first published on December 26, 2017 by Josh
Imagine for a moment that you are a Saudi soldier, and you are ill-equipped for the situation you currently find yourself in. Most first world military powers have a common mantra. Improvise, adapt, overcome. You may find yourself in a situation that is untenable, it is your job to find a way to change that situation and figure out a successful way to come out still at the top of the hill in a dominant position. As a commander, you know that your troops are up against frequent ATGM strikes, and small-arms ambushes. How do you adapt to the situation, without armored vehicles, in order to win?
In the case of theses Saudi troops, no action was taken by either the troops, or the commanders in order to move the situation in their favor. This is something that we have been seeing time, and time again in many videos. Troops are left in the open, often in a one-vehicle unarmored convoy to maneuver through enemy occupied territory. A percentage of these vehicles and patrols are met with outright destruction, and are killed off without any resistance whatsoever. In a sense, they are the softest targets on the battlefield, and they are treated as such by the enemy. What things can be changed in this situation in order to help prevent the death and destruction of Saudi units?
Come back to us on Facebook after you finish viewing the video, and let us know what you think. If you found yourself in this situation as a Saudi Soldier or Commander, what would you do to adapt to the enemies hit and run tactics with ATGMs? Could new equipment or armor be adopted in order to protect troops? Could force protection in the form of multiple vehicle convoys deter future attacks? Is there nothing that can be done at all that would prevent these types of attacks from happening?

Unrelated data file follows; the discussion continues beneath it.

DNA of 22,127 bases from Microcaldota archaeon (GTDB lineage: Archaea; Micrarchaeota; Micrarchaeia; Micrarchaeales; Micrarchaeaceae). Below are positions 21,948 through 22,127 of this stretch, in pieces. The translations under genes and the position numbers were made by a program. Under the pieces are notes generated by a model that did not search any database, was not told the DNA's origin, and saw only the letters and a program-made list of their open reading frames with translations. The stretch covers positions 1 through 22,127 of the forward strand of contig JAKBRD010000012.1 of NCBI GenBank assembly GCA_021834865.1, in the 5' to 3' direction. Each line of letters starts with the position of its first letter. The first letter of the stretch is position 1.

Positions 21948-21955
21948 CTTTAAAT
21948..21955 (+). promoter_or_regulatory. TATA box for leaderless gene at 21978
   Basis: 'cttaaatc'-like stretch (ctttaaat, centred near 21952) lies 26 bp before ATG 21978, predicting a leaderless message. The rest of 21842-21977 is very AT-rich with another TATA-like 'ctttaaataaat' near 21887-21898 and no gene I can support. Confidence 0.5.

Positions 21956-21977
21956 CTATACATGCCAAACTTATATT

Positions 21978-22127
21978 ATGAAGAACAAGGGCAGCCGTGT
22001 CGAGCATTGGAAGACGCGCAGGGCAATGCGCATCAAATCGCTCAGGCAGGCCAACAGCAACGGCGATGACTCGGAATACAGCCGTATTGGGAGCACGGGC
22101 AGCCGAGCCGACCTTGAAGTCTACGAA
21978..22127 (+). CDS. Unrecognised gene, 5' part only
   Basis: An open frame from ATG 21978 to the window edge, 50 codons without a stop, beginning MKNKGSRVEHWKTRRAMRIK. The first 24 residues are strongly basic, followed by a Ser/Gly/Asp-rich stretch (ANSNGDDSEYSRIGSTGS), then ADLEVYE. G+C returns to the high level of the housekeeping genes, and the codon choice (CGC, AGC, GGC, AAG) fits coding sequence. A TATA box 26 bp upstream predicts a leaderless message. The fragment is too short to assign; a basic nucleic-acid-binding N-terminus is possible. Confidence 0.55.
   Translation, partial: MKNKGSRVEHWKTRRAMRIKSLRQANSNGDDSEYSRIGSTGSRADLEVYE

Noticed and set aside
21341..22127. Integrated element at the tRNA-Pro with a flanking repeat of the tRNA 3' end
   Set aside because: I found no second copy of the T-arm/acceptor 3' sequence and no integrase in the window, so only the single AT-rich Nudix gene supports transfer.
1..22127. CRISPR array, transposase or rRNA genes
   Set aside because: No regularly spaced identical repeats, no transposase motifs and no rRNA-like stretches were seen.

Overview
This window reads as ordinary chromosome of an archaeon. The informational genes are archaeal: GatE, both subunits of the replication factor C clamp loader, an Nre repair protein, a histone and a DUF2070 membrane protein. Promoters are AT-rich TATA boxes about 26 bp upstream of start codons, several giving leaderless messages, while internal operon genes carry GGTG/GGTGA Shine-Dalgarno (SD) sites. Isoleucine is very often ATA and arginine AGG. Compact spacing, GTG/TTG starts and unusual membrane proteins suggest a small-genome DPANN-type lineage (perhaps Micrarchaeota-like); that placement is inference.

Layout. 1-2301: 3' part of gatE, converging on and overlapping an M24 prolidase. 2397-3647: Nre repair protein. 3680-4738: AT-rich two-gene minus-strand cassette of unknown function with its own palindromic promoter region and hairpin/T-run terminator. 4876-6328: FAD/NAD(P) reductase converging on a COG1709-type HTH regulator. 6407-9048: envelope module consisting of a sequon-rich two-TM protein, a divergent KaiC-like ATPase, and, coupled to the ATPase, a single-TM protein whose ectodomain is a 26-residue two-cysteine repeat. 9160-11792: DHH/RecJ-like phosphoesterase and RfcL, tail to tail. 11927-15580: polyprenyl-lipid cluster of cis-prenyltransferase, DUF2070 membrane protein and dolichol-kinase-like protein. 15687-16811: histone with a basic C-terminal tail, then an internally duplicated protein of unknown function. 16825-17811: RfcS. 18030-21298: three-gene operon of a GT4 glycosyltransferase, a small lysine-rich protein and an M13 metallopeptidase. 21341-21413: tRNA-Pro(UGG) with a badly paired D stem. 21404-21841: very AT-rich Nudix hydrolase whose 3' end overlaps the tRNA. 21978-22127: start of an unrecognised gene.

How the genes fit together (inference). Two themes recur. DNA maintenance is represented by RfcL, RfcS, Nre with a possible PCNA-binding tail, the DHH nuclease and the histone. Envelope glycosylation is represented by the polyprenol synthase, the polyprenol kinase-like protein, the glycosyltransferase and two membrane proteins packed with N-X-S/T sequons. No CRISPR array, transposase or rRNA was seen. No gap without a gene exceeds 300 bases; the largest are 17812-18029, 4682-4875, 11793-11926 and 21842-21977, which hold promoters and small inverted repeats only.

It’s important for us to be considering things like this as we move forward. Foreign policy is changing at a very fast pace, and there is always a chance that even our own conventional forces could be finding themselves pitted up against Jihadist fighters wielding these anti-tank guided missile systems. We have seen them largely adopted by almost every organization operating in the Middle East since they started being used with great effectiveness across Syria. In a way, they have almost replaced the improvised explosive device, and the small sniper teams that were so effective in the early years of the Iraq War.
While both of those things, the sniper and the IED, will probably still remain a threat to conventional ground forces, I believe that the ATGM will become our next greatest threat with no direct answer in the never-ending Global War on Terror. So let’s think about, and discuss the options now in order to prepare for our next fight, instead of living in the past and thinking that the enemy will not change. Wars are won and lost by the ability of troops and commanders on the ground to adapt and defeat the enemies tactics and techniques as quickly as possible. We need to stay one step ahead of our enemies in order to preserve life and end battles efficiently and with extreme prejudice. We need to learn now from the mistakes we are already able to see.